Now that the finale is almost upon us, I thought it only right that I should confess my Lost fandom with a post about the geekier aspects of the show. It wasn’t really billed as a sci-fi show from the beginning; those aspects, along with all the mysterio-religio-fantasy elements, really evolved over time.

While I don’t necessarily expect it to cohere in the end, it’s been fun to chase the theories, red herrings, and easter eggs for six seasons. I applaud a show that’s not afraid to plunge headlong into serious nerd territory, playing around with quantum physics, 1970s social experiments, Egyptian mythology, literary teases, and a healthy dose of Star Wars allusions.

Thankfully, I’ve had at least one TechRepublic Lostie to talk to over the show’s run, my coworker Sonja Thompson. Many is the morning we’ve made our fellow editors’ eyes glaze over theorizing about the meaning of hieroglyphics on a hatch door, the origins of the Smoke Monster, and why I always end up liking the villains and sneaks best (go, Ben!). Anyway, here is my list of Lost‘s geekiest concepts and their possible, real-world inspirations.

The numbers: 4-8-15-16-23-42

This has to be one of the biggest Lost mysteries. Why were these numbers important and were they really cursed, as Hurley suggested? They were his “winning” lottery numbers, after which his life hit the skids and the plane crashed; and then they were on the mysterious hatch door, and most intriguingly, they were the numbers that the island survivors had to punch into that 1970s-era computer every 108 minutes to prevent imminent doom.

In Lostverse the numbers figured in the Valenzetti Equation, which mathematically predicted the time of human extinction through some global disaster. Keep in mind that this was never actually mentioned on the actual television show, but it is an important piece of Lost lore on the Internet, generally accepted as “canon.”

A reasonable inspiration for the fictional Valenzetti Equation is, of course, the Doomsday Clock, maintained since 1947 by the Bulletin of the Atomic Scientists at the University of Chicago and meant to represent the likelihood of global thermonuclear war. Since 2007, other threats have been added into the mix, and the Doomsday Clock now stands at a rather nerve-wracking six minutes to midnight, although that’s not the closest it’s ever been.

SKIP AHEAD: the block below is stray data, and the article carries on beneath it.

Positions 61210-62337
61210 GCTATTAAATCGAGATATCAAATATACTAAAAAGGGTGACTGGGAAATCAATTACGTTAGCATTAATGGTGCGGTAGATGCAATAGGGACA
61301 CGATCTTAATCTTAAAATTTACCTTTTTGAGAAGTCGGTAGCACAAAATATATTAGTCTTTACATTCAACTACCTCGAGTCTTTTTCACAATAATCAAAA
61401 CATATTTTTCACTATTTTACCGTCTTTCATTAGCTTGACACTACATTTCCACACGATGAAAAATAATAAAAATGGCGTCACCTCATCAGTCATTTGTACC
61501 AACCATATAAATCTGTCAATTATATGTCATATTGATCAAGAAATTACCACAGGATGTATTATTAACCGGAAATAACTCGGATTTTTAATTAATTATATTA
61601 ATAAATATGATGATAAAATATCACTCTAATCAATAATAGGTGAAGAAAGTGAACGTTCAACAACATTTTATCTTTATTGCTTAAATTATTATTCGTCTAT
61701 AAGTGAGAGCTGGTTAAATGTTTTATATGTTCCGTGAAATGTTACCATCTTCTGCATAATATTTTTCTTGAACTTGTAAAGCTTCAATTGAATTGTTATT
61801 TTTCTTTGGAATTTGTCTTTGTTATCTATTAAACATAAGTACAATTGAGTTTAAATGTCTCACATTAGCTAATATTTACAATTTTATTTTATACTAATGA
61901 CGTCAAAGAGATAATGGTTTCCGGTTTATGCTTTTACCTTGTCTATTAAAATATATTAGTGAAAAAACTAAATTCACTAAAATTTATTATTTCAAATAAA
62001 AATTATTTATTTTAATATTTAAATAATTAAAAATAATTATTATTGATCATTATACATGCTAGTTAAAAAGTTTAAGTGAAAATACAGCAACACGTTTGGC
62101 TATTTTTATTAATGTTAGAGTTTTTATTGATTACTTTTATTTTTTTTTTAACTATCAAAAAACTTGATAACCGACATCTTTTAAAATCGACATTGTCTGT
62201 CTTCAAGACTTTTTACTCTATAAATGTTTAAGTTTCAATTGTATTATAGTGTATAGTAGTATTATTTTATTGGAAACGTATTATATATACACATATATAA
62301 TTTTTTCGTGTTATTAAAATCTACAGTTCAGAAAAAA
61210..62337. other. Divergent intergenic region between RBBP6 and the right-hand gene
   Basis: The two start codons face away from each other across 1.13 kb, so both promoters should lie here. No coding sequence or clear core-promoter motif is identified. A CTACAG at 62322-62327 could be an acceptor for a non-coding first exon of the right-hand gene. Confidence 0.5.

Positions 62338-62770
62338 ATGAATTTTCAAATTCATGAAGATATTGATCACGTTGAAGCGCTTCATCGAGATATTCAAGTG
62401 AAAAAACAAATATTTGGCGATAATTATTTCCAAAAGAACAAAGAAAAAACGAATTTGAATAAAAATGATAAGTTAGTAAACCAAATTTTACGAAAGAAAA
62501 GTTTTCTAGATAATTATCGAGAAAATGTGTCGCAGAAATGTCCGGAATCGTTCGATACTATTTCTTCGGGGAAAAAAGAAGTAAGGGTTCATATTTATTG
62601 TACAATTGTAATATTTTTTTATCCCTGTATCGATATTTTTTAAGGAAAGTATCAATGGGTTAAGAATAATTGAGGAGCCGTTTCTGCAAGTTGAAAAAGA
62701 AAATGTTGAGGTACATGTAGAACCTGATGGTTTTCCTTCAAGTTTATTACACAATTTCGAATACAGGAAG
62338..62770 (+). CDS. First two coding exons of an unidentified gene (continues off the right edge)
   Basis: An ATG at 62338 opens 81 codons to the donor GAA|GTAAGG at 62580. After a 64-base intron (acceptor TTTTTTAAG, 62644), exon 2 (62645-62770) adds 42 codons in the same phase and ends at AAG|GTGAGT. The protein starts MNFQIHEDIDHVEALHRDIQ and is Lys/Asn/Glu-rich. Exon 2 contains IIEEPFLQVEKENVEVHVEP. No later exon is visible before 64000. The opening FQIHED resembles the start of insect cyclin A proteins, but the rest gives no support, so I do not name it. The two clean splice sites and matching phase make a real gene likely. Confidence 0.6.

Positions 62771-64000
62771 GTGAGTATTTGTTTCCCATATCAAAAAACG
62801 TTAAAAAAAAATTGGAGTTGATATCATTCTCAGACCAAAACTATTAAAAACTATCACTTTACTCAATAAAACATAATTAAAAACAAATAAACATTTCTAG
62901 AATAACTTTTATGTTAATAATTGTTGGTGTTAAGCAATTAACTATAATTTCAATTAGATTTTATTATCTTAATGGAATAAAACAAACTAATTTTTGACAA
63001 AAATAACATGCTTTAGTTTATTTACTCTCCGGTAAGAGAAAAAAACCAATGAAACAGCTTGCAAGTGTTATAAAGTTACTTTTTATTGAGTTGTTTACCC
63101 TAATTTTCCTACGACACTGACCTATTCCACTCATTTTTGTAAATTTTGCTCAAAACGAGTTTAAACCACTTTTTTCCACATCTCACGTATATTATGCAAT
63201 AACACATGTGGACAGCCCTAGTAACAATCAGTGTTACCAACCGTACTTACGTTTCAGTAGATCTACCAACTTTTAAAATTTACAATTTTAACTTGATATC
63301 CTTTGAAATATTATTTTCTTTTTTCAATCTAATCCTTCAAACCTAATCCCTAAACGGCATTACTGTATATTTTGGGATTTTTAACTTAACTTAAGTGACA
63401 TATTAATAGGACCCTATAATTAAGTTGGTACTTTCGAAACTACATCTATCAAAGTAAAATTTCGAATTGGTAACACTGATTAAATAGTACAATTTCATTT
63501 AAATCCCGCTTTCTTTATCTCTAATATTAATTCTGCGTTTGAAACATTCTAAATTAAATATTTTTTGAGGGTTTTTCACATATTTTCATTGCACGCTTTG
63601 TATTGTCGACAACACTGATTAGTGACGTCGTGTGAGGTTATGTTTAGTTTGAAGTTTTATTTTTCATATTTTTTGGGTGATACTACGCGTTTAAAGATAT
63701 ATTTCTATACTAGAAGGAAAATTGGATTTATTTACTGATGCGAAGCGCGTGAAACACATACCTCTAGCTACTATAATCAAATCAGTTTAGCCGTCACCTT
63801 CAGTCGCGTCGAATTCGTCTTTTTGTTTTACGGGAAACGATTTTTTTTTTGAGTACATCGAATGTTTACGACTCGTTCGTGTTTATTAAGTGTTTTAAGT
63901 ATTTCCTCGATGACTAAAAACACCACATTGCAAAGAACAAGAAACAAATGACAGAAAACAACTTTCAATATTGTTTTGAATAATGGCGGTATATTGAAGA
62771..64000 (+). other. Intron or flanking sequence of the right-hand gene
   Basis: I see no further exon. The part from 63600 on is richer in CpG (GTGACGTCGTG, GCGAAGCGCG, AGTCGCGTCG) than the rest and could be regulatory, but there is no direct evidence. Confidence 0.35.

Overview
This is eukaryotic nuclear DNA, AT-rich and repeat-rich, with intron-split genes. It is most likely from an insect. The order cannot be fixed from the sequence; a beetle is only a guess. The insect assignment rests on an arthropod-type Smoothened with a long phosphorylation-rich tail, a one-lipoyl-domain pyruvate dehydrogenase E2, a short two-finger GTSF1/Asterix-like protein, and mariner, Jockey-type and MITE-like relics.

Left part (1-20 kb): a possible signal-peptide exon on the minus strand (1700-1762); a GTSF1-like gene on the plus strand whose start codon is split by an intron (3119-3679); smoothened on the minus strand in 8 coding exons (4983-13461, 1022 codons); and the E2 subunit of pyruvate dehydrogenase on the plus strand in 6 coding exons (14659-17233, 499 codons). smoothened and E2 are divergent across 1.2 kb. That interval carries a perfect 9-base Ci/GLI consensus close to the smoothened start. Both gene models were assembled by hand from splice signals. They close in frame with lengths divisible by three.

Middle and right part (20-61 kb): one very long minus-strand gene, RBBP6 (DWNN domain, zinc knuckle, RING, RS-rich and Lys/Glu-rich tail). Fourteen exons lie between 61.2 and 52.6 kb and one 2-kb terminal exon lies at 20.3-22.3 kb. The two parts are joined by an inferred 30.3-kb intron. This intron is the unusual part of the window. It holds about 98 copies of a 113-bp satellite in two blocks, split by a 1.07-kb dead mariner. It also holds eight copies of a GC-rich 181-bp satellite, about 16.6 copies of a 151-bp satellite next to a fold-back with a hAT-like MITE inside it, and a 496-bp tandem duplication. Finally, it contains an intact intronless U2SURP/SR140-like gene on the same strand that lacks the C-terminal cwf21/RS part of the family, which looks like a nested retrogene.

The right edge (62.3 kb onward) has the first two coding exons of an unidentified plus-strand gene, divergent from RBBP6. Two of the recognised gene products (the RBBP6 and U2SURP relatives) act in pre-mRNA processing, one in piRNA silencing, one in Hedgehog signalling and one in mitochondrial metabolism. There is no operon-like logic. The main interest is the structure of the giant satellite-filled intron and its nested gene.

Lost‘s writers have got a lot of mileage out of this one. In a nutshell, electromagnetism is one of the four fundamental forces of physics (along with strong nuclear force, weak nuclear force, and gravity). As Wikipedia puts it, the electromagnetic force “is the one responsible for practically all the phenomena one encounters in daily life.” Well, it’s certainly responsible for about every theory regarding the island’s bizarre happenings, most obviously, the initial plane crash that brought Jack Shepherd and company to the island in the first place. And with theoretical ties to Einstein’s theory of special relativity and quantum electrodynamics, you have the makings of some very rich science-fiction storytelling.

There’s even a physics professor who shows up in Season 4 by the name of Daniel Faraday, a little wink-nudge in the direction of Michael Faraday, the scientist responsible for Faraday’s Law of Induction, which states that magnetic flux changing in time creates a proportional electromotive force. Personally, I think it accounts for that magnificent mane of Kate’s (Evangeline Lilly photo credit: ABC, Inc.), which retains its gloss and wave no matter how many Smoke Monsters she has to outrun while plunging headlong through a humid jungle!

Spectral appearances of the dead, time travel, shadowy research initiatives, plane and ship wrecks, infertility, insanity, agelessness…yep, we’ve got you covered by some serious electromagnetic anomalies. One of my favorite marriages of fiction and science is the explanation of the island’s “invisibility” found here in Lostpedia:

It has been suggested that the invisibility of the Island is caused by its incredibly strong magnetic field. Conventional physics suggests this is theoretically possible, but would require such a strong electromagnetic and gravitational field that it would wipe out all life on the planet….

An alternate explanation is revealed when Daniel Faraday notices that “light scatters different here.” This scattering is due to the “Faraday Effect,” in which a magnetic field will rotate a polarized light source. The Island’s strong magnetic field has this effect on the light. This could explain why the Island is “invisible” to outsiders: light scattered through the earth’s atmosphere is (partially) polarized. If the light reflected by the Island is rotated by the magnetic field, then it is possible the Island is difficult to view until you are within the magnetic field’s range. This would also explain why the sky turned “purple” during the discharge event (e.g. due to light scattering effects).

Well, there you go!

Ow, my head hurts!

I haven’t even mentioned time travel in Lost, but that could take up more space than I should test your patience with. Characters “unstuck” in time, parallel universes, rapid time-shifting, a sojourn in the 1970s, a “donkey wheel” in the bowels of the island that seems to have the power to shift it in time/space and act as a portal for the mover…it’s all in there.

The big finale is on Sunday, May 23, so if there are any closet Lost fans out there in the TechRepublic community, feel free to share your theories and comments below. Sonja and I will probably be crying in our Dharma beer on Monday.

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